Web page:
36. Ensure that the VIN plate has not been repainted and the numbers stamped in the plate appear to be original factory numbers.
37. Ensure the VIN plate rivets are original. All 1970 and newer automobiles produced in North America have stainless steel "rosette" rivets with six petals and a hole inside the middle. They are difficult to scratch with a knife.
38. Thieves may remove the VIN plate and replace it with one from a similar wrecked vehicle. If in doubt about plate authenticity,check with a new car dealer who handles the same model or contact a law enforcement agency.
39. The VIN on the dash must match the vin on the registration, title and federal safety inspection sticker on the drivers door.
40. If the VIN plate is scratched, bent or missing rivets, tampering may have occurred.
41. Make sure the federal safety inspection sticker, located on the driver's door or door jamb, is securely in place and none of the numbers appear to be tampered with.
42. Use special license plate locking screws to make it hard for thieves to remove your license plate during a robbery.
43. An excessively loose ignition switch may indicate tampering. Check the switch for chisel or pull marks.
44. Be wary of a fresh paint job on a newer vehicle. This may indicate an attempt to change the car's identity.
45. Check the inspection and license plate stickers to be sure they are current and issued by the same state.
46. If the seller provides you with only re-made keys, not original manufacturer's keys, for a newer model car, be suspicious.
47. Titles and registrations are frequently counterfeited. Therefore, demand the title before paying, and make sure it matches the registration. By completing all paperwork at the time of sale, you avoid giving the thief extra time to obtain fraudulent documents.
48. Question the seller if the registration was recently issued on an older vehicle.
49. Compare the engine identification numbers with all other numbers to ensure a match.
50. Be cautious of new license plates on an old car, or new plate bolts on an older plate.

Friday, November 7, 2014

Burglary Prevention Tips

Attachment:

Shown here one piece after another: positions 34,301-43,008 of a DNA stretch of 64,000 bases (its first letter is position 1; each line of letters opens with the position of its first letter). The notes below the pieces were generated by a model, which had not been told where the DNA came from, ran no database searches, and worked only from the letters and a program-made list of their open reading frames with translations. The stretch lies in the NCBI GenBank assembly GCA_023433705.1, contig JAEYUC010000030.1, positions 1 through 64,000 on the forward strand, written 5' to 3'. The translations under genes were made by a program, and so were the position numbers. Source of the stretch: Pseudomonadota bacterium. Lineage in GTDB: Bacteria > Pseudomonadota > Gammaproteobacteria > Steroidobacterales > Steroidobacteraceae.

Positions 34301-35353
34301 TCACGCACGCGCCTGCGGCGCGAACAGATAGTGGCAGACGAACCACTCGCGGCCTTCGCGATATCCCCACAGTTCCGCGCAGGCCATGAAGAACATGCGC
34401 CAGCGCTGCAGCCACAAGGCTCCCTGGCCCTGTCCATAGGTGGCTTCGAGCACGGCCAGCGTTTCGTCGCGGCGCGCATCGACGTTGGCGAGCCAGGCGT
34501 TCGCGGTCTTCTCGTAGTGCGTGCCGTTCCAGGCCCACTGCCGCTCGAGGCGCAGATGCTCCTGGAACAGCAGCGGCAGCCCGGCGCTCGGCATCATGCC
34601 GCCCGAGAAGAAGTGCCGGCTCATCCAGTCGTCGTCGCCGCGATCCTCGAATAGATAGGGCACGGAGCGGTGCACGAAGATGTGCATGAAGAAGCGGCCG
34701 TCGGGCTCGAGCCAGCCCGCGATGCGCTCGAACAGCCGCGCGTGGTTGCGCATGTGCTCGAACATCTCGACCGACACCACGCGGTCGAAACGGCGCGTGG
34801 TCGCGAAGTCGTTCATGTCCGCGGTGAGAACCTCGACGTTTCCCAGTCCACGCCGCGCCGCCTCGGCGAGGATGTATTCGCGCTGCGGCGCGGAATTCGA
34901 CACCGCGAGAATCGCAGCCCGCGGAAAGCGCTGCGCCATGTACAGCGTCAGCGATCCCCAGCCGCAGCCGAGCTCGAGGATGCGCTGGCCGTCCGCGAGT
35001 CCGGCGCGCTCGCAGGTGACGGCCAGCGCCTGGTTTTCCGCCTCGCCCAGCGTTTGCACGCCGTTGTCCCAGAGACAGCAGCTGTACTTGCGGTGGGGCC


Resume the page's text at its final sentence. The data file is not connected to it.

• Make sure that all exterior doors have sturdy, well installed dead bolt locks. Regular key-in the knob locks alone are not enough.

  • Sliding glass doors can be secured by installing commercial locks or putting a broomstick handle or dowel in the inside track to jam the door. To prevent the door from being lifted off the track, drill a hole through the sliding door frame and the fixed frame and insert a pin in the hole.

  • Lock double–hung windows with key locks or "pin" your windows by drilling a small hole at a 45 degree angle between the inner and outer frames, then insert a nail that can be removed only from the inside.

  • Instead of hiding keys around the outside of your home, give a neighbor you trust an extra key for emergencies.

  • When you move into a new home re-key the locks on all exterior doors immediately.

  • Burglars hate bright lights. Install flood lighting to your homes exterior and keep them on at night or set them to detect motion around your home.

  • Don't hire strangers to cut your grass or perform work on your home. Burglars use these opportunities to find out what valuables you own and to learn how to break into your home when you're away.

  • Take regular walks in your neighborhood and make mental note of your surroundings. If something looks strange or out of place, call the police immediately.

  • When you're at home, look outside from your windows and do a quick inspection of the area and call the police if you see anything suspicious.